And for the record, that is what the term “metanoia” (also used by Rosenstock-Huessy) refers to, for it translates, actually, as “aftermind”. It’s this “after” that often comes to be interpreted as “beyond”. The term “metaphysics”, for example, originally referred to Aristotle’s corpus of writings which were composed after he wrote his book on Physics and were only called “the metaphysics” by others. (Aristotle doesn’t use the word “metaphysics” but rather “first philosophy”). So, the terms “meta-” or “trans-” actually refer to processes in time not to some abstract or “higher” space of the Ideals.

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Conscious and Unconscious: A Clarification of Terms

I want to continue with this subject of the self-revelation or self-disclosure in our times of the “Mind behind the mind”, but feel it is somewhat pressing to clarify some terms first — especially “conscious” and “unconscious”, and how these terms came about at all.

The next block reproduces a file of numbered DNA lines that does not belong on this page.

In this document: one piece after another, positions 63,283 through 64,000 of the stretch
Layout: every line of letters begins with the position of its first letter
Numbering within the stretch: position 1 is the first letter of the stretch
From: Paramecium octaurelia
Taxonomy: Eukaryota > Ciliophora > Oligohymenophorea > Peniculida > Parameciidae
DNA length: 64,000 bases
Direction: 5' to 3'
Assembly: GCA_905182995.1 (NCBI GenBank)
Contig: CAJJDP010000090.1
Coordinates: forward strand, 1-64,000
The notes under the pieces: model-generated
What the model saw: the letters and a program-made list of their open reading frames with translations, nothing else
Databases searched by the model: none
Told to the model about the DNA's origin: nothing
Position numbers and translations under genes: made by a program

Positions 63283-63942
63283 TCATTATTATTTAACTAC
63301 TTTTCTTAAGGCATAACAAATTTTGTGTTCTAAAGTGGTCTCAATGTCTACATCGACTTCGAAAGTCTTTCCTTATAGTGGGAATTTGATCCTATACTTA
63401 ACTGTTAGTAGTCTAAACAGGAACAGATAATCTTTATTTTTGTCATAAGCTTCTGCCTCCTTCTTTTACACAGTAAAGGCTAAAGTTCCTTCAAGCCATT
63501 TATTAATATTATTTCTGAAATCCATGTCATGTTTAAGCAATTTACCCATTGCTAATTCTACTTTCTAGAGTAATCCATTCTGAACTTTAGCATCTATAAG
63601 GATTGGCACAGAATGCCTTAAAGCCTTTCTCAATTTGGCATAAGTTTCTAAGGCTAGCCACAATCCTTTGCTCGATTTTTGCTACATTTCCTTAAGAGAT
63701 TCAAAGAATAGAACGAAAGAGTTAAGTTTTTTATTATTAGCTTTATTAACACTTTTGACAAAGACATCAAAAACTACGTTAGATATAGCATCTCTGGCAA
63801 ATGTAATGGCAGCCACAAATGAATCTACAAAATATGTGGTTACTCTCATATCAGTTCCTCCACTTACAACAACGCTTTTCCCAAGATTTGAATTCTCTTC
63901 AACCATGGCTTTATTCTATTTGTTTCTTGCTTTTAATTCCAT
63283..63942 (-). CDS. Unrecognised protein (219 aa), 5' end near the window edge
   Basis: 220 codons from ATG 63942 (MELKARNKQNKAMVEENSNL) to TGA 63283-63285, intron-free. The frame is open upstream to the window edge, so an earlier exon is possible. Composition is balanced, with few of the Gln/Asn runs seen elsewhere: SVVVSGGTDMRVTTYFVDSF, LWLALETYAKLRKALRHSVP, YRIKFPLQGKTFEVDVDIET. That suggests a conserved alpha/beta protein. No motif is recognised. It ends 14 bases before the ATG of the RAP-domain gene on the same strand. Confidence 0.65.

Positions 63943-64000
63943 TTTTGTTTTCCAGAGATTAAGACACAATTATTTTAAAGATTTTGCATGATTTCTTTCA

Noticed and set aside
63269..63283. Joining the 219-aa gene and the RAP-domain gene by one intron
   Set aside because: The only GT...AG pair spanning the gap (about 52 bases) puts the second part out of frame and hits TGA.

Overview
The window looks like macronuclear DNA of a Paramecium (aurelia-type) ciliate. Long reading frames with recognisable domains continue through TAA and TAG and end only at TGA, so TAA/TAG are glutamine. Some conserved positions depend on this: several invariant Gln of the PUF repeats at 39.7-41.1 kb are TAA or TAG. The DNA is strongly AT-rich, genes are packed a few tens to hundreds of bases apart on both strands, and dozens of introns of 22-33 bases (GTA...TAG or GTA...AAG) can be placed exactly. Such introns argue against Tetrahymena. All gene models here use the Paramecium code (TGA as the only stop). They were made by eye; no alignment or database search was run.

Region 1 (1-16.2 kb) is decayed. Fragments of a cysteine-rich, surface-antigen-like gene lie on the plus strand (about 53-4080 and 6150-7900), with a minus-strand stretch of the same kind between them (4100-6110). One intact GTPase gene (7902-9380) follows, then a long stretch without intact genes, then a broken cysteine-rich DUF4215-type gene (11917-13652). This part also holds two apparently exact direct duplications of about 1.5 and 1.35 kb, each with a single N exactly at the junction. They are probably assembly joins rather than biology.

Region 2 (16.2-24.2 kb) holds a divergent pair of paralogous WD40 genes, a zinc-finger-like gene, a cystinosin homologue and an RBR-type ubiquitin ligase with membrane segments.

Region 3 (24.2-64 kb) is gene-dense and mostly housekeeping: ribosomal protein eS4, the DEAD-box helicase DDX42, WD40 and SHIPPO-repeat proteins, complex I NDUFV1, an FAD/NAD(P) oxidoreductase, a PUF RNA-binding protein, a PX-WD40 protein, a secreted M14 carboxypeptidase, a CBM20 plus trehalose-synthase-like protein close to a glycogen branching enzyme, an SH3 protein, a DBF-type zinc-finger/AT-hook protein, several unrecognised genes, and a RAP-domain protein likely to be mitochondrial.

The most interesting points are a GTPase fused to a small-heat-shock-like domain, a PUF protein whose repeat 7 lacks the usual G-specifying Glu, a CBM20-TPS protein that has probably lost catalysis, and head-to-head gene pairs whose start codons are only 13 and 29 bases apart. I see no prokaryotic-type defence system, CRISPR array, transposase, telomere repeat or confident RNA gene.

Freud’s “discovery of the unconscious” is an especially problematic phrase, although not without meaning. But it has also left a mistaken impression that “the unconscious” is some kind of object or place like “the New World” just waiting around to be discovered. Before there could be a term like “the unconscious”, there first had to be a term “conscious” or “consciousness”, and this was of relatively recent vintage, in fact — the 15th or 16th century. So where the hell was “consciousness” before the 15th or 16th century?

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The Self-Manifestation of “the Mind behind the mind”

Lately, the Aurobindo Studies website has posted a couple of things about Aurobindo’s idea of “the Mind behind the mind”, which he otherwise refers to as the “supramental consciousness”. I have not read these as yet, but I am quite smitten by his use of the phrase “Mind behind the mind”, since it speaks so simply to what I have been trying to convey about our times here in The Chrysalis.

So, let’s take some time today to try to describe this “Mind behind the mind” and why so many thinkers, today, feel that it is in the process of manifestation in our transitional age with attendant disruptive or chaotic effects on the little “m” mind called “the ego-consciousness”.